Samsung Gets Sensible With Galaxy S III Mini
The Galaxy S III mini is somewhat stripped down compared with the Galaxy S III, meaning that "the price of this device will really help drive it towards mass market sales and users who are still looking to upgrade from feature phones but don't want a cheap smartphone that's barely better than their old feature phone," said Michael Morgan, senior analyst at ABI Research.
10/11/12 2:04 PM PT
Samsung on Thursday announced the Galaxy S III mini, a smaller version of its Galaxy S III 4.8-inch smartphone.
With a 4-inch screen, the S III mini is aimed at consumers who are looking for more practical smartphones, Samsung said.
Does this mean the full-fledged Galaxy S III is impractical? Or could the statement be a swipe at the iPhone 5, which Samsung has been sniping at?
"It means that the market is used to smartphones, and the new customers coming into the smartphone world are not the adventurous early adopters who pay a premium for any technology features," Michael Morgan, a senior analyst at ABI Research, said. "It's more of an attempt to go after those that may get a Motorola M, or even an iPhone 4S instead of the iPhone 5."
Pricing and availability for the Galaxy S III mini were not disclosed. Samsung also has not made any official announcements regarding availability. A company spokesperson declined to provide further details.
The Mighty, Mighty S III Mini
The S III mini is a compact version of its flagship big brother. It runs Android 4.1, aka Jelly Bean, and has a 4-inch Super Amoled screen.
Although Jelly Bean has its own intelligent personal assistant, Google Now, Samsung has equipped the S III mini with S Voice, its answer to Apple's Siri. S Voice lets users unlock the phone, play songs, adjust the volume, organize their schedules, or launch the camera and snap pix by voice commands.
The S III mini also understands gestures. Just like its big brother, it has Samsung's Smart Stay eye tracking feature and TouchWiz user interface. It also has Direct Call, which lets users automatically dial a number by lifting the phone to an ear, and Smart Alert, which alerts users to missed calls or messages when they pick up the phone.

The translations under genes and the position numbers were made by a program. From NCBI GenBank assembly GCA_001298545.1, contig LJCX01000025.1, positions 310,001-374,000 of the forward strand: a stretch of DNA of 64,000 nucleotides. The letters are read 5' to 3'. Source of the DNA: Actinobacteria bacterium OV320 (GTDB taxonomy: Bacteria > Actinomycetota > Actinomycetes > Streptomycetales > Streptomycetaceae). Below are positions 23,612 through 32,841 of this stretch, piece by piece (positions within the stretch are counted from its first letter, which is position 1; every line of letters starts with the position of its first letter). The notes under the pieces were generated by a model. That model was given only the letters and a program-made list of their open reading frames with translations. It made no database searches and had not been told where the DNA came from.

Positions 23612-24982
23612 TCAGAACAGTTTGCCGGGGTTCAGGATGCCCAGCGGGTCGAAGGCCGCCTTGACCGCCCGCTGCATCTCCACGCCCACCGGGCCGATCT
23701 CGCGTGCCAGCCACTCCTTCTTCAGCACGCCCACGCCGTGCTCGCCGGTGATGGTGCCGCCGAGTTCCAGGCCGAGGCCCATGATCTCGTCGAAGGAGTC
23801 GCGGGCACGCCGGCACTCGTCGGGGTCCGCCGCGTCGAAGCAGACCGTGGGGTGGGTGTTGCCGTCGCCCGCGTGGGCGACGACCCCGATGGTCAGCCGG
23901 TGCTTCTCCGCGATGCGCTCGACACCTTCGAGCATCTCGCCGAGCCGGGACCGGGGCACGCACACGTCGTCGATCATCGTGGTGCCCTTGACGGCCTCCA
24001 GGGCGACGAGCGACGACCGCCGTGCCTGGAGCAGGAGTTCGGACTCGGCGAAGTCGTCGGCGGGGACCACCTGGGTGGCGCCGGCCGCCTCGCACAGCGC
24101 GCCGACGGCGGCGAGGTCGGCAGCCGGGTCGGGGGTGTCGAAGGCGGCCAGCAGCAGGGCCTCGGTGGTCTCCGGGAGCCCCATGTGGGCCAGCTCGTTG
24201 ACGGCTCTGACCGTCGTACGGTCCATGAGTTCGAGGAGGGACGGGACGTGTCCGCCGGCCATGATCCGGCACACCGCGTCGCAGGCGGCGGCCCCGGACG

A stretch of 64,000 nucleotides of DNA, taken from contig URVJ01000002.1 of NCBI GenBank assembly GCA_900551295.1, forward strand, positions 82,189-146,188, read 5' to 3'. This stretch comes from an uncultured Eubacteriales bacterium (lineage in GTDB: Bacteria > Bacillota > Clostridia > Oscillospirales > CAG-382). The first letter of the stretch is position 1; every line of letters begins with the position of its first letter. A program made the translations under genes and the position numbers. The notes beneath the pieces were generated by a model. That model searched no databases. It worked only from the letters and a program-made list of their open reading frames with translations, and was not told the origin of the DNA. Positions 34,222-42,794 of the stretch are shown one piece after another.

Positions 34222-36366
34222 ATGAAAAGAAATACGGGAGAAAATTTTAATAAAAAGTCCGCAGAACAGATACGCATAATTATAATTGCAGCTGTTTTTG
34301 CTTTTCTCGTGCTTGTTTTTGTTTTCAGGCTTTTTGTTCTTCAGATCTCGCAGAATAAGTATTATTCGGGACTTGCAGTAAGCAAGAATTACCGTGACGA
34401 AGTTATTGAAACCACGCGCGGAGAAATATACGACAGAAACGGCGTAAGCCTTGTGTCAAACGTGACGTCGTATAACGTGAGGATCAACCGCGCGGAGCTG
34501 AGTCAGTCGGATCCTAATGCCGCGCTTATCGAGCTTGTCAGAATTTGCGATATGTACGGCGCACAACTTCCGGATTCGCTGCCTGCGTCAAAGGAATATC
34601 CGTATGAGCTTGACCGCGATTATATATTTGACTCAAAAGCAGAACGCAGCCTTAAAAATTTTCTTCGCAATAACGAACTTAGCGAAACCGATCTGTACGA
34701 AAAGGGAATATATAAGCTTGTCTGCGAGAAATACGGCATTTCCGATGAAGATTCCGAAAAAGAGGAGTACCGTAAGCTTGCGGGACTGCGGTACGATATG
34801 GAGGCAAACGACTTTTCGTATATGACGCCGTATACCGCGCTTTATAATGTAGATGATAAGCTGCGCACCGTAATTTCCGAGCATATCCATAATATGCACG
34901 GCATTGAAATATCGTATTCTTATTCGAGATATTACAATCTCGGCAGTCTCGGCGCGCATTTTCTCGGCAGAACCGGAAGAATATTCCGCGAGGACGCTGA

There are the usual front and back cameras, an accelerometer, a digital compass, a proximity sensor and a gyroscope. The device runs on HSPA and EDGE/GPRS networks.
The Galaxy S III mini supports WiFi a/b/g/n and Bluetooth 4.0. It comes preloaded with Google applications, including Google Maps, Gmail and Google Search.
Lack of LTE
"I'm not seeing any language that states the [S III] mini will support LTE," ABI's Morgan commented. "It could have been omitted from the documentation but I don't think that was an oversight."
The lack of LTE capability, the smaller screen and other features means "the price of this device will really help drive it towards mass market sales and users who are still looking to upgrade from feature phones but don't want a cheap smartphone that's barely better than their old feature phone," Morgan told TechNewsWorld. "They are selling state of the art technology minus LTE at a better price."
Samsung is "probably targeting the European market, which prefers a smaller screen," Ramon Llamas, a senior research analyst at IDC, told TechNewsWorld. "They're just taking their expertise and offering it in a smaller package."
Stomping on Apple's Toes
It's also possible that Samsung's taking a swipe at Apple with its use of the word "mini" in the upcoming device's name, IDC's Llamas speculated.
"When did the term 'mini' ever really apply to a 4-inch screen?" Llamas asked. "And what other device with the word 'mini' in its name is coming out?" That could be a swipe at the upcoming iPad mini.
Further, Samsung might also be taking a shot at the iPhone 5, Llamas suggested. "Samsung might be saying, 'Your iPhone 5, Apple, is just our Galaxy S III mini, it's not even comparable to our full-sized S III. Samsung has relished its marketing campaign taking punches at the iPhone 5."